Look for jobs in sales or take your life long career as a self starter and apply for management positions in smaller companies like cell phone or fast food. If you want something different do a trade job like hvac or plumbing. Wish you the best of luck.

    #40 5 months ago

    I wouldn't encourage getting an MBA unless you are currently working in your desired field and have had superiors encourage you to get one to further your career.
    I worked while I put myself through school. When I started I had a basic office job making $25k and went to school at night. I had no money so i took a job as a personal trainer so I could make more and set my own hours. I continued to do so while earning my MBA and by the time I was done I was making more as a trainer than any of my job offers. Plus EVERY interviewer would ask why I left my office job to become a personal trainer (implying that my education didn't mean anything without the job experience).
    Basically if they are looking for someone with an MBA, they are also looking for someone with 5-10 years experience in that field. You (and your resume) should heavily focus on all of the skills and attributes you have acquired by working for yourself and how those experiences increase the value of what you can contribute to a company.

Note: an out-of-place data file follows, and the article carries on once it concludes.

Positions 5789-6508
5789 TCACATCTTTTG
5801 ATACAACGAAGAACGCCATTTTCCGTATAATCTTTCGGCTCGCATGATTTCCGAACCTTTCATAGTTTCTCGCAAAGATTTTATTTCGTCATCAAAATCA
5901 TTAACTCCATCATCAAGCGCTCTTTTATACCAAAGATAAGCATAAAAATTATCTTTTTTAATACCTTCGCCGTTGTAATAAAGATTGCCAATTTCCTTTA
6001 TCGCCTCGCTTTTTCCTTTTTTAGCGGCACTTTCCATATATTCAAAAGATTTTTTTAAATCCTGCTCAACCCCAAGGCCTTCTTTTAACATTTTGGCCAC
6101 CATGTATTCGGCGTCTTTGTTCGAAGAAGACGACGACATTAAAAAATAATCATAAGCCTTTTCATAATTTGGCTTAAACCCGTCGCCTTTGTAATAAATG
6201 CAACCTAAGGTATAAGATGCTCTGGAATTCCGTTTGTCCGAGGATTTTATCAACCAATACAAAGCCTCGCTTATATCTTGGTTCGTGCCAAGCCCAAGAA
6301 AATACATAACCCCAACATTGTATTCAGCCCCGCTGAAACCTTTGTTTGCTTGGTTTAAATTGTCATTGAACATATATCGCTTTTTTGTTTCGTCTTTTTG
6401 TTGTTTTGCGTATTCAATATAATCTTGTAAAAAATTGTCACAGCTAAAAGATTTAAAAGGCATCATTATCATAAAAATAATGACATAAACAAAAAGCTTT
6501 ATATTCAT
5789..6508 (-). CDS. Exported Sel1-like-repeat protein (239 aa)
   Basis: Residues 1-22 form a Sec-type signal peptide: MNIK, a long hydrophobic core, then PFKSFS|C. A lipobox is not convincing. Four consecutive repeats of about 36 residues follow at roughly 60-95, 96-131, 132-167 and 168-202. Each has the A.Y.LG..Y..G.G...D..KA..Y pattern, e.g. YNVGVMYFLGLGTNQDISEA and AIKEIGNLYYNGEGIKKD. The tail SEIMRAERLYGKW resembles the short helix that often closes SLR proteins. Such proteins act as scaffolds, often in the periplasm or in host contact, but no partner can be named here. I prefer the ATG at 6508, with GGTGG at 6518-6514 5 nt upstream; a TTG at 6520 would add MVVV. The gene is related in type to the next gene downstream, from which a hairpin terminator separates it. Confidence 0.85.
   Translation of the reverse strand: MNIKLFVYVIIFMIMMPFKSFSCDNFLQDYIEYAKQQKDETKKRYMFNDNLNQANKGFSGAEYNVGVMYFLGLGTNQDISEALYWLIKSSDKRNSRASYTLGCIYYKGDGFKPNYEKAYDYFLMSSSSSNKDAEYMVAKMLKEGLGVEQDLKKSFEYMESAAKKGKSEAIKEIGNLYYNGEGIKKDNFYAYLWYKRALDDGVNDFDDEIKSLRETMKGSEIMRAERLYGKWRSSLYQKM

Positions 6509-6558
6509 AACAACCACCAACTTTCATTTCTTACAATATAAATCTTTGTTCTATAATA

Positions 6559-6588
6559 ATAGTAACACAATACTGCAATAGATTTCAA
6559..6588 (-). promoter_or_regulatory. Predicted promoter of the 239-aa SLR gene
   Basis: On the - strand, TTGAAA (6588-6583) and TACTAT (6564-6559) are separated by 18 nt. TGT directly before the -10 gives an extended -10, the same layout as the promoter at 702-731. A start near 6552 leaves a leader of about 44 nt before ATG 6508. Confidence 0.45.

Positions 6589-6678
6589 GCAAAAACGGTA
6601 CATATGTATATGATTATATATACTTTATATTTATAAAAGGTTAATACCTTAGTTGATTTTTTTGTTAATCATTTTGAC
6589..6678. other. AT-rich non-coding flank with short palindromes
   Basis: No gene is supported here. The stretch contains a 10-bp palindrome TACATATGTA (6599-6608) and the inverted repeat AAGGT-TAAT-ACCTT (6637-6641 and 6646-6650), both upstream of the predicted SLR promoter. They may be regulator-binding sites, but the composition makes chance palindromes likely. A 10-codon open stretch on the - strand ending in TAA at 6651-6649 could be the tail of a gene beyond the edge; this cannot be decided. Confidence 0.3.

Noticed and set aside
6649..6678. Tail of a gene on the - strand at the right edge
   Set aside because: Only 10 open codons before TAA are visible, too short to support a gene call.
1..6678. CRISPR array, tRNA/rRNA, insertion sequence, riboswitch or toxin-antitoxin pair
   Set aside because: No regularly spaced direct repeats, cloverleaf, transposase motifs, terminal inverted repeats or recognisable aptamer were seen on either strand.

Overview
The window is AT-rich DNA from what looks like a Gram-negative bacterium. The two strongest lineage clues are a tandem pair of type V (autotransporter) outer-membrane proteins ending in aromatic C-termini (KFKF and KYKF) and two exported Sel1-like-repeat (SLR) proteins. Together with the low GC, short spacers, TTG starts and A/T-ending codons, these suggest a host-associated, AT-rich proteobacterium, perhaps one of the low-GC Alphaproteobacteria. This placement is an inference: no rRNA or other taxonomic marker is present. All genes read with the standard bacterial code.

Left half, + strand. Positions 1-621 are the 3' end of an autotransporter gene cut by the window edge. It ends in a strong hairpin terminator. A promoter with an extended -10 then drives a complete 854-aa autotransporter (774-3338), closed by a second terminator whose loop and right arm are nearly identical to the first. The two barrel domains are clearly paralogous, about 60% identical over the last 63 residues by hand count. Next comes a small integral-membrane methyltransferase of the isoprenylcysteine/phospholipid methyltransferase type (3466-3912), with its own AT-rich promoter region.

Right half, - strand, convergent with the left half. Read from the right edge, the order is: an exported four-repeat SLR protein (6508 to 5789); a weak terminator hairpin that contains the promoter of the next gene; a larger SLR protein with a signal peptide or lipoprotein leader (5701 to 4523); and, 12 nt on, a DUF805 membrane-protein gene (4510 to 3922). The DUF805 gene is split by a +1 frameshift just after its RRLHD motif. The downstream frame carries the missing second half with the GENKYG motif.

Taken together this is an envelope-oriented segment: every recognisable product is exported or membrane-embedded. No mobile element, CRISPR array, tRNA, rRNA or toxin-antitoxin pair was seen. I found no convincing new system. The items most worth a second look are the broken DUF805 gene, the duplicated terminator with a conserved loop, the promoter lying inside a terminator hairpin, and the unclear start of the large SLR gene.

#41 5 months ago

    I got my MBA at age 45, and I would not suggest doing it unless you are very clear on exactly what you intend to get out of it. For me, I was making a transition from being an artist to being in marketing, and I needed the degree to signal that I was serious about business. I also wanted to build a network of people here in CT because I’d just gotten laid off—very hard to job search when all your contacts are job searching too. I chose a part-time program over an online one so that I could meet people in person.

    Some goals that I think an MBA is good for:
    *Gaining basic understanding of different facets of running a business
    *Checking off a box for a current role

    Depending on your program, it can also be excellent for introducing you to people from all different fields, both among your fellow students and with guest lecturers. (I’m a little biased to in-person programs, as the people I know who’ve gone the online route don’t seem to forge strong connections with their classmates, but ymmv)